April 23, 2013 11:18 AM

Alejandro Mesa said:

Hi Jamie,

This is a great topic but I am affraid that we will use one more time the phrase "It depends".

I always start with a safe approach, using FK constraints and adding NC indexes to support them. I use them during DEV and QA to monitor the ETL process regarding this matter. If I know in advance that the magnitud of the loading is huge or significant, initial and subsequnt, then I tend to disable the FK constraints. I will continue monitoring the use of the NC indexes (on the fact table) and see if the benefits during query time overpass the friction during the loading. If it is the contrary then I will get rid of them too.

The risk of messing your data is present but we need to find a balance. The size of the load, the ETL window, how many datamarts, the pattern of querying them, how many dimensions are tied to your fact table, etc are things that we put toguether before determining the shape of the datamart.

I have used this approach for 8 years now and it has served me well. This doesn't mean I am right, and I will be very happy to be proved wrong since my users are the ones that will benefit at the end.



April 24, 2013 9:16 AM

jamiet said:

Hey Alejandro,

Good to hear from you, my friend!

I guess you can sum that up as "use FKs unless you can prove there is a good reason not to". that's pretty much my way of thinking too.

"Finding the balance" is damned difficult! that's what makes this fun! :)



April 24, 2013 9:44 AM

Alejandro Mesa said:


Finding the balance" is damned difficult!


That is why they hire people like you, my friend.



April 24, 2013 2:51 PM

Andy said:

I found this blogpost when having a little nosey around the web for "FK or No FK in the DW" as up to now I've always used FKs no question.  However with the new SQL 2014 Clustered ColumnStore index I couldn't create one on a fact table with foreign keys...

"We view the clustered columnstore index as the standard for storing large data warehousing fact tables, and expect it will be used in most data warehousing scenarios."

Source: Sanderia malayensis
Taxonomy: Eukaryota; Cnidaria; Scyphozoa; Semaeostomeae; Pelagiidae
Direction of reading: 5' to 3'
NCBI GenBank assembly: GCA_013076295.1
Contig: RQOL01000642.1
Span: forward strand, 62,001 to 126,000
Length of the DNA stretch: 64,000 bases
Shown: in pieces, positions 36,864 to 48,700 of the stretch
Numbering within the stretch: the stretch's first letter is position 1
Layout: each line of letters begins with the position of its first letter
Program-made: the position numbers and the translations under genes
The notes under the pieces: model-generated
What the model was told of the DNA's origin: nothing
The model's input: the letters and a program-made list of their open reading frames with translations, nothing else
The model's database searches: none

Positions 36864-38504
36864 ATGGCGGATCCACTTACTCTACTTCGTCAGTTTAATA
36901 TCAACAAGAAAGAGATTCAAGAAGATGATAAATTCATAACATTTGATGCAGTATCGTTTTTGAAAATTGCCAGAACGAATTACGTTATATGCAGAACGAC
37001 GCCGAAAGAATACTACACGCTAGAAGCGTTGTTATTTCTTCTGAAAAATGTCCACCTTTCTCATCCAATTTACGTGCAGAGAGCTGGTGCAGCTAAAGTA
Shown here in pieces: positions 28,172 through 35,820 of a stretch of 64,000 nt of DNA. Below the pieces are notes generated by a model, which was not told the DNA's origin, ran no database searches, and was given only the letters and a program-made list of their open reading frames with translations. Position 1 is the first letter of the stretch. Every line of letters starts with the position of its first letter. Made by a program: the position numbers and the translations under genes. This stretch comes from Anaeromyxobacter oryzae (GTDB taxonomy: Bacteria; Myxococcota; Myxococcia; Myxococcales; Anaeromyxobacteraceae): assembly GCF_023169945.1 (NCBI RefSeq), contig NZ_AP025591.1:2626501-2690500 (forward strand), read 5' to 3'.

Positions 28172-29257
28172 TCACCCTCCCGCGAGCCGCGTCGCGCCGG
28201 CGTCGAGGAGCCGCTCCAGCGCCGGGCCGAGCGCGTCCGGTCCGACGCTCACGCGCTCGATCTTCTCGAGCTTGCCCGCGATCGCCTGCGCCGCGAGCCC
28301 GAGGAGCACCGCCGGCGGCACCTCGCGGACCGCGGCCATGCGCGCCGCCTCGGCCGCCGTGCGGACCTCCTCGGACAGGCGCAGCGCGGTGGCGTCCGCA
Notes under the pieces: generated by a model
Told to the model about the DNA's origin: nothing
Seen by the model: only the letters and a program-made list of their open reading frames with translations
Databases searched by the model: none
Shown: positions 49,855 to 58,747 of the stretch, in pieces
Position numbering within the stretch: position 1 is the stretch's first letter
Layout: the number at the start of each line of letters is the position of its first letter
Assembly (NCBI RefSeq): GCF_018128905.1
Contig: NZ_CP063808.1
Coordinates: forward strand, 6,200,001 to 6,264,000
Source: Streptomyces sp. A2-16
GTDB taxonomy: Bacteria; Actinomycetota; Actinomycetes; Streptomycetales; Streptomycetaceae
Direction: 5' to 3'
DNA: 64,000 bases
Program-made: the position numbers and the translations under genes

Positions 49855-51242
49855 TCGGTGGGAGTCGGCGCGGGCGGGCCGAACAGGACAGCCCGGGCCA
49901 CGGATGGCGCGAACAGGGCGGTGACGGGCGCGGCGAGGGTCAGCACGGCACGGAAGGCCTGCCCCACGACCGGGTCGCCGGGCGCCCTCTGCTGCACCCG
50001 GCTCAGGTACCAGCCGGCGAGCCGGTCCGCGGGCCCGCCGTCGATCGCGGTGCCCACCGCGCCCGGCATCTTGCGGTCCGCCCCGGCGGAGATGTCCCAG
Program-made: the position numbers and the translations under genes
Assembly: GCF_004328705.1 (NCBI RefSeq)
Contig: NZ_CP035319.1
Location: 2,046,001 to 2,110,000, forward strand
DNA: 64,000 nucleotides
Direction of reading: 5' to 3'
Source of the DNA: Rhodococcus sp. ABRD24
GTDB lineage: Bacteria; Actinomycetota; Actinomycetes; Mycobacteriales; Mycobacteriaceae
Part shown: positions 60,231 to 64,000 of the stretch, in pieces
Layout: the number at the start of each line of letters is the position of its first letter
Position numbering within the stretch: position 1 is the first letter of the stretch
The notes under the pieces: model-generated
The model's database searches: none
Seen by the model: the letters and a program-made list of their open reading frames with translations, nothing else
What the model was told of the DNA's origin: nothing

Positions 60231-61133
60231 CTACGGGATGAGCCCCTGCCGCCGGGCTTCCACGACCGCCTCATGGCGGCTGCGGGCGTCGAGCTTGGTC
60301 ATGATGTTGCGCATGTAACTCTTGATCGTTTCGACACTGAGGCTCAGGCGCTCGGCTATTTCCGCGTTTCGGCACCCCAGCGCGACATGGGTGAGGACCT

Does this mean MS is telling us NOT to use foreign keys?

September 25, 2014 10:42 AM

jamiet said:

Hi Andy,

I don't think you should interpret it as that. I'd interpret it as "columnstore indexes are a good idea, the trade-off is that you won't be able to use FKs. The choice is yours, but we think the trade-off is probably worth it - your mileage may vary"


September 25, 2014 10:54 AM

Andy said:

Yeah looks like it's more a decision based on what you want your architecture to be.  It's certainly prompted a few discussions in the office!

September 26, 2014 5:01 AM

Tony said:

So, use foreign keys, but in SQL Server define them with NOCHECK and in Oracle with RELY DISABLE NOVALIDATE.  MAYBE very early on as you are still designing the ETL you MIGHT enable the FK constraints, but that would only be in DEV in my opinion.  Otherwise, properly designed ETL has health checks to VERIFY everything did what it was supposed to do.  If you have enabled your FK constraints and a fact insert fails due to a violation, what would you tell your business users?

BI and OLAP tools may be able to take advantage of the relationships being defined.

And yes, use a -1, -2 in your dimensions (or use another convention) to indicate UNKNOWN, NOT APPLICABLE, ERROR, etc.  so we can always use INNER JOINS and so we ALWAYS load every fact row according to the rules as set for by the business.  

If you are using some of the newer features in SQL Server, like columnstore indexes, well you have a case for not using the FKs. In Oracle there is no real reason not to create the FKs, just create them with RELY DISABLE NOVALIDATE.

And my way of thinking is: do not ENABLE FK constraints unless you have a VERY GOOD reason to, but always CREATE them (if you can, again columnstore indexes, you can't).

A good, sound staging strategy is the way to handle most potential violations -- long before you are trying to slam fact records into your mart or warehouse.  This is where to focus the decisions: load, load but fix, or don't load.

January 26, 2017 2:48 PM